Pathologic Classification and Biological Behavior of Pancreatic Neoplasia

  • Olca Basturk
  • Ipek Coban
  • N. Volkan Adsay
Reference work entry


Pancreatic neoplasms are classified according to which normal cell type of this organ they recapitulate, because the clinicopathologic and biologic characteristics of tumors are determined or manifested mostly by their cellular lineage. Most pancreatic neoplasms are of ductal lineage, characterized by tubular units, cysts, and papilla or mucin formation and expression of mucin-related glycoproteins and oncoproteins. There are also certain genes, molecules and mutations that are fairly specific to ductal neoplasms.

Invasive ductal adenocarcinoma constitutes the vast majority (>85%) of carcinomas of ductal lineage. Ductal adenocarcinoma is characterized by insidious infiltration and rapid dissemination, despite its relatively well-differentiated histologic appearance. The presumed precursors of ductal adenocarcinoma are microscopic intraductal proliferative changes that are now termed pancreatic intraepithelial neoplasia (PanIN). PanINs comprise a neoplastic transformation ranging from early mucinous change (PanIN-1A) to frank carcinoma in situ (PanIN-3). A similar neoplastic spectrum also characterizes intraductal papillary mucinous neoplasms and mucinous cystic neoplasms, which are cystic ductal-mucinous tumors with varying degrees of papilla formation, and may be associated with invasive carcinoma. Intraductal papillary mucinous neoplasms are associated with invasive carcinoma of the colloid type, which appears to be a clinicopathologically distinct tumor with indolent behavior. Conversely, mucinous cystic neoplasms are associated with invasive carcinoma of ordinary ductal adenocarcinoma type.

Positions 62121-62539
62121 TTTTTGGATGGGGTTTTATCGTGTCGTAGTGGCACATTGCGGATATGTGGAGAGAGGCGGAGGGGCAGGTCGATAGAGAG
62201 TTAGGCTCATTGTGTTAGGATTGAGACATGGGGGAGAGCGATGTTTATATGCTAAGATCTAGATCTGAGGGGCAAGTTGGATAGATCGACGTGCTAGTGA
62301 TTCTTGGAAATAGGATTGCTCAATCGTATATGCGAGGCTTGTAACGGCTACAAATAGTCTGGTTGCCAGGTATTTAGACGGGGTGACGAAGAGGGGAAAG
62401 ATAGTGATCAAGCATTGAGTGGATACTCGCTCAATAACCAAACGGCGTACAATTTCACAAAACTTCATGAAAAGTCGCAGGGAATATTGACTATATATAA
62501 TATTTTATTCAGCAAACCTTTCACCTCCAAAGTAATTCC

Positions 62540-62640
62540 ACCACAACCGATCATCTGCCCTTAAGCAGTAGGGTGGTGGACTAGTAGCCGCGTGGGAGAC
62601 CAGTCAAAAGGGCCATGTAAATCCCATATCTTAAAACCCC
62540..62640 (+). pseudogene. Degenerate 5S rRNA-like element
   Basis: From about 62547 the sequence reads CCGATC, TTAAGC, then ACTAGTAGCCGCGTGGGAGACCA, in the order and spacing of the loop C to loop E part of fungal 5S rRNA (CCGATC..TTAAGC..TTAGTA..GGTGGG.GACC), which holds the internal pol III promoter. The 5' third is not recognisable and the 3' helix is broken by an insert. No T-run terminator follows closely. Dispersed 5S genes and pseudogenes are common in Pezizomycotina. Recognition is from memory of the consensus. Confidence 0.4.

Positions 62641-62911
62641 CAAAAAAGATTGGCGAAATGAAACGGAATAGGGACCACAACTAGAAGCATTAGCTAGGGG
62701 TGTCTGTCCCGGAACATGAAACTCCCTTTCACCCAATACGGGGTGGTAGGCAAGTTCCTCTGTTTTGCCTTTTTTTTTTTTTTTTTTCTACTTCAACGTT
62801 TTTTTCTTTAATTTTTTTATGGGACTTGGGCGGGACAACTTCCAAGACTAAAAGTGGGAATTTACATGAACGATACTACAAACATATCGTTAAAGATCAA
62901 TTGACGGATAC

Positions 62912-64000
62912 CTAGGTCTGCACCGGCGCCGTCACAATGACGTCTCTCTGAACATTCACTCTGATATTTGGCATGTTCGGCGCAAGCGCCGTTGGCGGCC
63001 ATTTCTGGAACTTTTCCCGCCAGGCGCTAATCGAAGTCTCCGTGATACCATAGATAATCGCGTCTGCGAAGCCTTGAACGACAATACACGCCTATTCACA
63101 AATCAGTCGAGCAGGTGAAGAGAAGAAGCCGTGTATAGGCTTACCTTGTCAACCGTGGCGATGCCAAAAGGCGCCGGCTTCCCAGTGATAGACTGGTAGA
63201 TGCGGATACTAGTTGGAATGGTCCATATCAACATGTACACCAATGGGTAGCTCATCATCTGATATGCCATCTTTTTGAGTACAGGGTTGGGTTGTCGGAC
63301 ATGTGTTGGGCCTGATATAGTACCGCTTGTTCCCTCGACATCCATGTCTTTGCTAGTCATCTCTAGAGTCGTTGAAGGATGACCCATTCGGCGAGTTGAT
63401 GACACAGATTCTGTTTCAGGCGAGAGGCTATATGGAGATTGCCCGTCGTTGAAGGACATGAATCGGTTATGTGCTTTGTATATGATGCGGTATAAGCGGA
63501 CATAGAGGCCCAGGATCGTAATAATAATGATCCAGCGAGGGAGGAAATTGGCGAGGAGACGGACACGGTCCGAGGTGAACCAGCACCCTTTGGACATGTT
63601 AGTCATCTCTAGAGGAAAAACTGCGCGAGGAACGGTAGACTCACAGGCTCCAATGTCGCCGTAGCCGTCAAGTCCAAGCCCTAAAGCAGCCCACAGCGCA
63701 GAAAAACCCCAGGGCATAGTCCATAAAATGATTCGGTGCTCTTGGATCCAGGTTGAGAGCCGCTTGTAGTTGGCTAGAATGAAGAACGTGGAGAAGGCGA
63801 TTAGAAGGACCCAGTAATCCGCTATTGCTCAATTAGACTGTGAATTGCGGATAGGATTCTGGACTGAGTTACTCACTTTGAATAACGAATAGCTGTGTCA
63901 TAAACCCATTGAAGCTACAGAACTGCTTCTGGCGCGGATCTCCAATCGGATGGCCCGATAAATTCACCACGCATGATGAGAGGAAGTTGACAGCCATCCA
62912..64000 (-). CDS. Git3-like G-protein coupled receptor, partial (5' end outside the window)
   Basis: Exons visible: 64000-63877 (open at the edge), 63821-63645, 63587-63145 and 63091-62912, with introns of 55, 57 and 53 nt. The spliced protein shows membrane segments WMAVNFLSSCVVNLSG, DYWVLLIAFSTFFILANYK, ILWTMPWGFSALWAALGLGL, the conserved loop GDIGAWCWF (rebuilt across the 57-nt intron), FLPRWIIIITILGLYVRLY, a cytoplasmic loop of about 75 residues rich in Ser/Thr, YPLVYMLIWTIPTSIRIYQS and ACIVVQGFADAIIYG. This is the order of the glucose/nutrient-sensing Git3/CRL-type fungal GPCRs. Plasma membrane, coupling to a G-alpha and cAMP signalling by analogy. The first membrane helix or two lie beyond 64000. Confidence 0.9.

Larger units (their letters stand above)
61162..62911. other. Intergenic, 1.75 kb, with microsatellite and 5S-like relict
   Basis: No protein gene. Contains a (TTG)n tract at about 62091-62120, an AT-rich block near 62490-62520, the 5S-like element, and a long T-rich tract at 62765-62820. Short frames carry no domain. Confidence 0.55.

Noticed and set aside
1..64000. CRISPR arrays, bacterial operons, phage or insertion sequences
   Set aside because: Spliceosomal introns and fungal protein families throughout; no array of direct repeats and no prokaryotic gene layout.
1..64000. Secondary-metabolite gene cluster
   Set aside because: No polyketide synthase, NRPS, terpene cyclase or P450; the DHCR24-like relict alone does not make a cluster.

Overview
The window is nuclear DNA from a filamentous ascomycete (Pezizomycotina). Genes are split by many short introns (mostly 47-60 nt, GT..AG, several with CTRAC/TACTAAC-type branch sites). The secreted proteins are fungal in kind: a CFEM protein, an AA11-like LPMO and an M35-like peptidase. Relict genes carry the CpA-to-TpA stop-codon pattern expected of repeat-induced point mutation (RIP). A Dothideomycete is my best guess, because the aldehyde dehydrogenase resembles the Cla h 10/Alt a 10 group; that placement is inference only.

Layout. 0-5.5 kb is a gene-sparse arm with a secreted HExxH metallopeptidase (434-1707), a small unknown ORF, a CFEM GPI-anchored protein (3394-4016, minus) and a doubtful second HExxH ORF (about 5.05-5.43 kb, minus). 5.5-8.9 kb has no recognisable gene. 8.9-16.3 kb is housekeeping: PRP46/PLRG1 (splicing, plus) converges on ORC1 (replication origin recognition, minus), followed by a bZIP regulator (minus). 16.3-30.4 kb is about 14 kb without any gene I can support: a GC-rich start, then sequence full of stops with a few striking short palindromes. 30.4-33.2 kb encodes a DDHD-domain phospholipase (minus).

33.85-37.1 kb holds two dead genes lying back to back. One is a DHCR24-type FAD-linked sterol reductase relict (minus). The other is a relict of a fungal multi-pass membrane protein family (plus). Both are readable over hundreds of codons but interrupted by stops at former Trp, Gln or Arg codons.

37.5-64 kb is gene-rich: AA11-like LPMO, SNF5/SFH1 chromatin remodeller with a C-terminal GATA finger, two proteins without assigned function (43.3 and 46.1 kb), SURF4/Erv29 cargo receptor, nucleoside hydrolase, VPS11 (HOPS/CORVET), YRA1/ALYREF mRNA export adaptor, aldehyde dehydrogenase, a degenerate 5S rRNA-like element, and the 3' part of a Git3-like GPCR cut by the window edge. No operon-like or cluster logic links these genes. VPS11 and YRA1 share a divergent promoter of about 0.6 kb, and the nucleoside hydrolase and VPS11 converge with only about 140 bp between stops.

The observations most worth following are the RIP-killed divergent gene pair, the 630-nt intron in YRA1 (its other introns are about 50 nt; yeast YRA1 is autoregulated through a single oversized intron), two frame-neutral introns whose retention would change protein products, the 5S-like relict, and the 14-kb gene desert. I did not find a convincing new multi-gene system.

Although most ductal pancreatic neoplasia are characterized by some degree of mucin formation, serous tumors, of which serous cystadenoma is the sole example, lack mucin formation, presumably because they recapitulate centroacinar ducts. These are typically benign tumors.

Among non-ductal tumors of the pancreas, endocrine neoplasms are by far the most common. The vast majority of pancreatic endocrine neoplasia (PENs) is low-intermediate grade malignancies characterized by protracted clinical course. Those that are treated at an early stage are even considered “benign.” Poorly differentiated neuroendocrine (small cell) carcinomas are exceedingly uncommon and are highly aggressive tumors.

Pancreatic tumors of predominant acinar lineage, namely acinar cell carcinomas and pancreatoblastomas – the latter mostly a childhood malignancy – are uncommon, and are associated with aggressive clinical course, though not as dismal as that of ductal carcinomas. There is also a tumor in the pancreas which is of undetermined lineage: solid pseudopapillary neoplasm. It typically occurs in young females and follows a benign course in most instances.

Neoplasms may also arise from supportive tissue or may secondarily involve the pancreas. Although these are highly uncommon, they can be problematic in the differential diagnosis.

In conclusion, invasive ductal carcinoma is by far the most common tumor in the pancreas; however, occur in this organ are a plethora of neoplasms of other types with different clinicopathologic, molecular-genetic and biologic characteristics.


Invasive Carcinoma Intraductal Papillary Mucinous Neoplasm Acinar Cell Carcinoma Pancreatic Endocrine Neoplasm Mucinous Cystic Neoplasm 
These keywords were added by machine and not by the authors. This process is experimental and the keywords may be updated as the learning algorithm improves.


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Copyright information

© Springer Science+Business Media, LLC 2010

Authors and Affiliations

  • Olca Basturk
    • 1
  • Ipek Coban
    • 2
  • N. Volkan Adsay
    • 1
  1. 1.Department of PathologyEmory University School of Medicine and Winship Cancer InstituteAtlantaUSA
  2. 2.Department of PathologyNew York University School of MedicineNew YorkUSA

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